Distinguished Lecturer: Green Spaces are Essential to Good Health
Research has shown that leisure time physical activity in outdoor spaces has more positive health benefits than physical activity done indoors. Fully one-third of the U.S. population, however, has no access to green spaces, nor to the associated health benefits.
These were among the findings shared during the 2022 AHS Distinguished Lecturer presentation given by Dr. Ingrid Schneider, professor and eminent scholar of recreation and tourism in the Department of Forest Resources at the University of Minnesota.
Leisure time physical activity increases the immune response to viral respiratory infections. Dr. Schneider cited a study of 60,000 South Africans which found that those who exercised more had fewer hospitalizations with COVID, fewer intensive care admissions, less frequently required ventilators, and less frequently died.
“Nearly a decade ago, the America Public Health Association prioritized access to green spaces, emphasizing the need for safe, walkable communities and green spaces to promote an active lifestyle across the lifespan,” she said.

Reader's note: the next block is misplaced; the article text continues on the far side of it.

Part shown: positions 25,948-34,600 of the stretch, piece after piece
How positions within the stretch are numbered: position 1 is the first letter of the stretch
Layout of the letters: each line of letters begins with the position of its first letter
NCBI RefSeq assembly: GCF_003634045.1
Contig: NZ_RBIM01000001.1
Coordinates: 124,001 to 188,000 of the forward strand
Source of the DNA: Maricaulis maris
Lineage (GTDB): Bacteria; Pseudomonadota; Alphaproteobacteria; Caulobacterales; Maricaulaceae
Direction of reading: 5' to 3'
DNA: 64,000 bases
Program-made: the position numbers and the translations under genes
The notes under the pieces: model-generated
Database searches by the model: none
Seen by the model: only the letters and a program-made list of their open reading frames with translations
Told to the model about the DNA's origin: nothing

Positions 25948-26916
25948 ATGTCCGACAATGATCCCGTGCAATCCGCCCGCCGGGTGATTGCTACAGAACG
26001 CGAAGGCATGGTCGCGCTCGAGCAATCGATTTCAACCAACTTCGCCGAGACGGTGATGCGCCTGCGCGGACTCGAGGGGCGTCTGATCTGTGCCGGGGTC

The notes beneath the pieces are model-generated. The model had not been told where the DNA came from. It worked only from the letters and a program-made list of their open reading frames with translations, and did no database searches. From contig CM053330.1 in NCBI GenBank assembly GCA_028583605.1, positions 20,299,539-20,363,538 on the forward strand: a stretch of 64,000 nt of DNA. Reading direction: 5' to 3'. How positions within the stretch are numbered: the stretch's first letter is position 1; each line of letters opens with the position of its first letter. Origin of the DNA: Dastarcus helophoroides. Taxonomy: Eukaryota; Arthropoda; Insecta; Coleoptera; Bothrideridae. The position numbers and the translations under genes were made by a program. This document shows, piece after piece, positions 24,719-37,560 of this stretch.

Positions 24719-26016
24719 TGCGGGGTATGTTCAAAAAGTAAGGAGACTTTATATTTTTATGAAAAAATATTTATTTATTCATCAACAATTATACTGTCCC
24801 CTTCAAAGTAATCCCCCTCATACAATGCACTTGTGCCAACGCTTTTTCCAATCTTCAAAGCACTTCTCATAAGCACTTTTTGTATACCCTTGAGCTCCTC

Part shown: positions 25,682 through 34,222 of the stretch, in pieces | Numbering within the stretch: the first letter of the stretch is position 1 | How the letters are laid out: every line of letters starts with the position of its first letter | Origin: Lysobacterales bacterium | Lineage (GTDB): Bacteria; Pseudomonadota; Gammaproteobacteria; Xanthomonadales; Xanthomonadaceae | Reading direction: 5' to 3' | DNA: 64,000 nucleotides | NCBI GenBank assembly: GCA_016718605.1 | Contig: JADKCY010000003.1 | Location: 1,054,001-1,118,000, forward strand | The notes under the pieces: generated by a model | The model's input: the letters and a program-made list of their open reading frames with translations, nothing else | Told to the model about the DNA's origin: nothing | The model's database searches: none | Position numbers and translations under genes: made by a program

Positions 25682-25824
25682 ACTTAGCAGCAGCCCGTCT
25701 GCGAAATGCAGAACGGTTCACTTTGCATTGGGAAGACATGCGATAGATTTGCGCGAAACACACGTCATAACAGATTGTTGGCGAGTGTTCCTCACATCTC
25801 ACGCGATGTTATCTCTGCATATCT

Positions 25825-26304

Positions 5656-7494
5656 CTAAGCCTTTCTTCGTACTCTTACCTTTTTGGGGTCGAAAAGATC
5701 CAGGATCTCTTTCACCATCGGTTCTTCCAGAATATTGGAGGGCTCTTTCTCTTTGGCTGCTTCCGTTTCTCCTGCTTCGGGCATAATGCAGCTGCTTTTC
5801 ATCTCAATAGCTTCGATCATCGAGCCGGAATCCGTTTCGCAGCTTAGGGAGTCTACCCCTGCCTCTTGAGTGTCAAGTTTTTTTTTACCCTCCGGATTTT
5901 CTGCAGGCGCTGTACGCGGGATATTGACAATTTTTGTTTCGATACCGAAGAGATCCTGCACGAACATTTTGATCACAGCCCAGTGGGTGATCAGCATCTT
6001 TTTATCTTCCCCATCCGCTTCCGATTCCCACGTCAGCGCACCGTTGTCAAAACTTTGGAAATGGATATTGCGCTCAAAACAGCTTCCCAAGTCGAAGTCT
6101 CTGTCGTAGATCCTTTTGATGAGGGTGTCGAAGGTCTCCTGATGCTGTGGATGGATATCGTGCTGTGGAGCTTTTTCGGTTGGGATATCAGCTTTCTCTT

While the use of green spaces such as parks and trails has increased through the ebbs and flows of COVID-19, the ongoing pandemic also served to accentuate and compound issues of inequality.
“Communities of lower socioeconomic status and minority communities have less access to green spaces and tend to have lower quality parks,” Dr. Schneider said. “People of color are overrepresented in neighborhoods with lack of access to green space and live further from safe green space.”
The COVID pandemic has heightened awareness that racism is a public health threat. Prior to the pandemic, local officials viewed parks and recreation spending as discretionary. Those calling for green space have never been louder, more diverse, or more perfectly positioned, Dr. Schneider said.
“Collective planning and policy can amplify those voices for green spaces as critical infrastructure and contributors to health and well-being,” she said. “We can’t wait another decade, we can’t wait another year, we really can’t wait another day to address the inequities in systemic health.”
The severity of COVID’s impact on black communities was a predictable result of structural and social reality. Cities cannot be fixed, Dr. Schneider said, if we don’t insist on dismantling racial, economic, and environmental inequities.
“Green space is an essential part of healthy, resilient, and vibrant communities,” she said. “Given the evidence of the health benefits of green space, withholding access to them for a third of U.S. residents is simply unacceptable and unjust.”